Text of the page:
Suppose $G$ is finite and $G=H\cup K\cup L$ for proper subgroups $H,K,L$. Show that $|G:H|=|G:K|=|G:L|=2$.
What I did: so if some of $H,K,L$ is contained in another, then we have $G$ being a union of two proper subgroups, which is impossible due to another result. So none of $H,K,L$ is contained is each other. If some element $h$ belongs to only $H$ and $k$ belongs to only $K$, then its product $hk$ cannot be in $H$ or $K$, so must belong to only $L$.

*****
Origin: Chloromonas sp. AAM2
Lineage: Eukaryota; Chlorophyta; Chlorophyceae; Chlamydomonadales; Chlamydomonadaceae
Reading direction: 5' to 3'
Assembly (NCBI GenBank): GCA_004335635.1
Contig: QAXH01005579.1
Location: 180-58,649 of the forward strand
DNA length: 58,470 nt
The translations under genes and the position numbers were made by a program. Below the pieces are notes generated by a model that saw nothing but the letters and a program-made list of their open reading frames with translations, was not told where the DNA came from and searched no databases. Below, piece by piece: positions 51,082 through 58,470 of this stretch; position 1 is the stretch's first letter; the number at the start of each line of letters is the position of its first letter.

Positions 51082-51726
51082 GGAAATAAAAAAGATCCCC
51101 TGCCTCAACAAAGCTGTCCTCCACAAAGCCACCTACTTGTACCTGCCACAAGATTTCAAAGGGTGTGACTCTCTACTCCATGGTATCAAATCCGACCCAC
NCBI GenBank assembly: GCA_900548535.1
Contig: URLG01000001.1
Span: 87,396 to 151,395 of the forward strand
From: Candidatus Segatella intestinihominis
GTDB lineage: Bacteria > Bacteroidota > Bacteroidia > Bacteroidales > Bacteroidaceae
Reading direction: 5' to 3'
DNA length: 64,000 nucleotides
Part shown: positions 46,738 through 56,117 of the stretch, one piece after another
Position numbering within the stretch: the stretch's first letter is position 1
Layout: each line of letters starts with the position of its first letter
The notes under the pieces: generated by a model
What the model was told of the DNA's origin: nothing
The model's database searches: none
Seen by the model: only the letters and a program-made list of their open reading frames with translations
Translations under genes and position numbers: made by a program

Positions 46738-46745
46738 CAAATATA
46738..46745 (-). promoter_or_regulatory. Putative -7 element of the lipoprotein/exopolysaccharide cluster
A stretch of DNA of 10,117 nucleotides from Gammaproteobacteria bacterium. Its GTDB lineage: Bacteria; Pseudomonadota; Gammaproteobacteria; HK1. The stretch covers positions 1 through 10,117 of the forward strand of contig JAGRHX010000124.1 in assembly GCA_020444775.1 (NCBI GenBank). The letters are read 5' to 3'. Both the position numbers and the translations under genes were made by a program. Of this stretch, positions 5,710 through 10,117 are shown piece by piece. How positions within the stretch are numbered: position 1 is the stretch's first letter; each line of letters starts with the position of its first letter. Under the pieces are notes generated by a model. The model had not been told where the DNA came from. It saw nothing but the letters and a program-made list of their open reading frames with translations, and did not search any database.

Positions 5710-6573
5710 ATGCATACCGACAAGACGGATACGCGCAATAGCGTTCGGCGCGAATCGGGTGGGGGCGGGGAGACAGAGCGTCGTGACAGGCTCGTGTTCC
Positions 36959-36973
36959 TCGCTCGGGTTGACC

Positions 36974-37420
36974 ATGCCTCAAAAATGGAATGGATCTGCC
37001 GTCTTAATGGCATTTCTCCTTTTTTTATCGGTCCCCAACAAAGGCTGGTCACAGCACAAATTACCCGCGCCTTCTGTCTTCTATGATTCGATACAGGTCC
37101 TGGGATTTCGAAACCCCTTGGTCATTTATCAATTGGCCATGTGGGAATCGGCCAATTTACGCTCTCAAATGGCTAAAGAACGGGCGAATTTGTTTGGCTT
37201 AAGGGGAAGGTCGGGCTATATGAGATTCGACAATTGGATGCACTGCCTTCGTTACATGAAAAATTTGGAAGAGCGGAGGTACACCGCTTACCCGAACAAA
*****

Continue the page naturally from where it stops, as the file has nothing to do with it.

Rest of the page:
At least one of $H, K$ and $L$ must have index $2$ in $G$ by counting. Let’s say $|G:H| = 2$. Then, $H$ is normal in $G$. Then, $|K:K\cap H| = 2 = |L:L\cap H|$.
Now, for $G = H \cup (K – K\cap H) \cup (L – L\cap H)$, this union must be disjoint by counting and we must have $|G:K| = 2 = |G:L|$.